Editor’s Note: Eva Pfannerstill is a winner of The Story Exchange’s 2022 Women In Science Incentive Prize.
Air pollution is a public health crisis that impacts almost every single human on the planet. Yet, it is still a relatively understudied — and woefully unaddressed — problem.
“It’s an issue that confronts all of us,” says Eva Pfannerstill, a German-born atmospheric chemist at the University of California, Berkeley, who is hoping to improve public health policies with a new method of monitoring air pollution that involves getting on top of the problem (literally) in the U.S. city with the worst air quality in the country: Los Angeles.
Traditionally, air pollution emissions data is collected — perhaps unreliably — via self-reported industry studies or by clunky, expensive, inconvenient high-tech instruments. Pfannerstill’s team was convinced there must be a better method, so instead of placing these instruments on street corners, they decided to fly them over the city.
And so, in June 2021, with funding from the California Air Resources Board, Pfannerstill took to the skies above L.A. to launch her groundbreaking project. She conducted 16 flights to study emissions from hundreds of gases – something that had never been done before. During the process, air is pulled into the instrument with a pump. The volatile organic compounds are then ionized and transferred into a mass spectrometer, which separates the molecules by mass. From the mass, the scientists identify the chemical composition.
Pfannerstill wanted to focus on L.A. in particular because, during her research, she had observed that levels of air pollution had stagnated in the sprawling metropolis for the past two decades, despite improvements in emission regulations and the introduction of more electric cars.“Why are things not getting better?” Pfannerstill wondered. She was determined to find the answer.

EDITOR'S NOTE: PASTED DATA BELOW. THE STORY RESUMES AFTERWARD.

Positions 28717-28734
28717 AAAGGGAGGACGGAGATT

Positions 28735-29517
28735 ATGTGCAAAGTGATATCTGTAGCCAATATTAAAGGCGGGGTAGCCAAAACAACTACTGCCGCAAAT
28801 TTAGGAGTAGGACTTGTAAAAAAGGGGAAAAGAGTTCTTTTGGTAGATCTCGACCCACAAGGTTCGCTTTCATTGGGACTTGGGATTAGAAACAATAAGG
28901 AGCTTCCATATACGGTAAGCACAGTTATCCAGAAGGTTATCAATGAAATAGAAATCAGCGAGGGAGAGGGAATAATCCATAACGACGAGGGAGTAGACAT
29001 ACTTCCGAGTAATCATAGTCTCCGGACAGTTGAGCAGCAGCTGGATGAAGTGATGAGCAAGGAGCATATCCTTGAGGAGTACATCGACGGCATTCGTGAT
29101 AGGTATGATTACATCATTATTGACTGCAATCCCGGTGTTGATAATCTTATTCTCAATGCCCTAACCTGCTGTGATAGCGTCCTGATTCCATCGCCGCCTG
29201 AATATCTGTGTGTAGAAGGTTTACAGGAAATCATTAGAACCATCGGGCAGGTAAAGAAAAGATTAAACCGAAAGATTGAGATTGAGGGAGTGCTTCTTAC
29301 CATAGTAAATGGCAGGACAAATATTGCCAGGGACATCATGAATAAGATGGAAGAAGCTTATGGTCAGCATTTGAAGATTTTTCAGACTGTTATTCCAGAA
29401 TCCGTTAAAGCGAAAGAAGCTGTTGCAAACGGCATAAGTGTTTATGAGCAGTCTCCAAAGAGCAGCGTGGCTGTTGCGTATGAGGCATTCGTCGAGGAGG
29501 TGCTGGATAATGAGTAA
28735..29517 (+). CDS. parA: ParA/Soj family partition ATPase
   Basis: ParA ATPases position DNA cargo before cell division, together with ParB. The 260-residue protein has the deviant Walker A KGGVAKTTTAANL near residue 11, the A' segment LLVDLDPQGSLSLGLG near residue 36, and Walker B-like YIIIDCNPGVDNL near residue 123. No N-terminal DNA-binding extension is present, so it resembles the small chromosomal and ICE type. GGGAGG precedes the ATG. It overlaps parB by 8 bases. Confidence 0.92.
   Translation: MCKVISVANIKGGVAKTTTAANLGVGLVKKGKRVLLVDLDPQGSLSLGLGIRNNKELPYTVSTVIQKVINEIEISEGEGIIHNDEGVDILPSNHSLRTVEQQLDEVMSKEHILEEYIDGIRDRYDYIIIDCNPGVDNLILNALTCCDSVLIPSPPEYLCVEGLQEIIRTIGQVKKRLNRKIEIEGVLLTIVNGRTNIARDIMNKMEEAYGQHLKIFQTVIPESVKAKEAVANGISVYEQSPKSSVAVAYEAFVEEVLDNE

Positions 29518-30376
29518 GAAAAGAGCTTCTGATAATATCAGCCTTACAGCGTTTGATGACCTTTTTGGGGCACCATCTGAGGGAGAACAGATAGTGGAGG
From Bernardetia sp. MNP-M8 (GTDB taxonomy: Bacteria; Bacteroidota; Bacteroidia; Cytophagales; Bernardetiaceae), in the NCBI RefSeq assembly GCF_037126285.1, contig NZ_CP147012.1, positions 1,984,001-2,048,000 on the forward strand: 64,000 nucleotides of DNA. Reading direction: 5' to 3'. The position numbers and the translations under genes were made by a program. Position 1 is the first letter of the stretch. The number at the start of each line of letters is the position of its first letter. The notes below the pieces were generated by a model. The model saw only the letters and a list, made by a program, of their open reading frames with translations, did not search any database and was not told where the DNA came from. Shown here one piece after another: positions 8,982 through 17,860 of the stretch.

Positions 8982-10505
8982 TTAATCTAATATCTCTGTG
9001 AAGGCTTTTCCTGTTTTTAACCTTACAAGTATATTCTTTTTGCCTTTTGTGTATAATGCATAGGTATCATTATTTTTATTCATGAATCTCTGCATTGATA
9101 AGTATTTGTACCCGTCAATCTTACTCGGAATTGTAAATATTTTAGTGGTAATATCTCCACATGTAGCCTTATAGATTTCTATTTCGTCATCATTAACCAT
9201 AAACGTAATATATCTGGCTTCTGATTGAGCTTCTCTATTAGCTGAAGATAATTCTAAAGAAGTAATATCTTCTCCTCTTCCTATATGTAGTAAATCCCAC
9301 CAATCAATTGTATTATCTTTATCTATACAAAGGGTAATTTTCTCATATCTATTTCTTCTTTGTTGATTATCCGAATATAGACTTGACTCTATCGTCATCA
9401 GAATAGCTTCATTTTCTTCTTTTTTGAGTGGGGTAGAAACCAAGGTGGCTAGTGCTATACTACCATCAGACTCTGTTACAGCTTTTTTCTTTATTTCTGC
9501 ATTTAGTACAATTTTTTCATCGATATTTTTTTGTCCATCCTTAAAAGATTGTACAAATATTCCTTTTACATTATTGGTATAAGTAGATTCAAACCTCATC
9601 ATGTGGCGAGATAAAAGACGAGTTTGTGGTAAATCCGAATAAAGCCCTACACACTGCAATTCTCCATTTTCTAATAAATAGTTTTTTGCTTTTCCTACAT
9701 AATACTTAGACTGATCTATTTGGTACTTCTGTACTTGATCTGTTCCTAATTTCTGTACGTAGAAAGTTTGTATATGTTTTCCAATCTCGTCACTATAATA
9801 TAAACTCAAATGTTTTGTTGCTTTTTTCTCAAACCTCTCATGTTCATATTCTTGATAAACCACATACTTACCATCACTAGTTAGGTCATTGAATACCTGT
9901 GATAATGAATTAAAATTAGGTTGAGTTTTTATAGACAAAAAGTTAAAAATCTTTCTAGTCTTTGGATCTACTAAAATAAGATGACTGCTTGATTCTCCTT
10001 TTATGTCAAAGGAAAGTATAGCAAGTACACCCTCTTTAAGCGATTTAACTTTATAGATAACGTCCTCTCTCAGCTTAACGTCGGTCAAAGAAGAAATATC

Pfannerstill and her fellow scientists deduced there must be hundreds of different gas emissions sources that were not “being considered by the regulation authorities” and set out to map them. But “we use really expensive instrumentation that of course can’t be put at every street corner to measure pollution,” she explains, which is how “we came up with the idea of using aircraft.”
Their work maps volatile organic compounds, the precursors to air pollution, which accounts for 6 million deaths worldwide annually. The scientists are now using the data collected to map out where the emissions are coming from, what kind of emissions they are, and how much gas is being emitted.
Eventually, when the results are published early next year, Pfannerstill hopes the datasets can be used by activist groups, community organizers, local councils and policymakers to understand which emission sources are the most damaging to human health.
The data points toward the need for more regulation, Pfannerstill says, of volatile chemical products, such as cleaning agents, beauty products and printing inks, that all volatilize to form gases that are harmful to health.
In particular, she is hopeful that the data will be used to relieve the burden on low-income and communities of color, which are disproportionately impacted by air pollution. Multiple studies have shown that people of color are systemically affected by pollution, regardless of income, geography and social status.
More funding needs to be funneled into science supporting environmental justice issues, says Pfannerstill, who is optimistic her science will make a tangible difference to disadvantaged communities. “It can inform people about what’s going on, it can provide [activists] with data so they can prove to institutions what’s happening – and it’s much easier to win a court case with scientific data.”
It’s all part of the big picture, she says. “I’m just a teeny tiny part.” ◼️
(Updated to include a reference to Pfannerstill’s team.)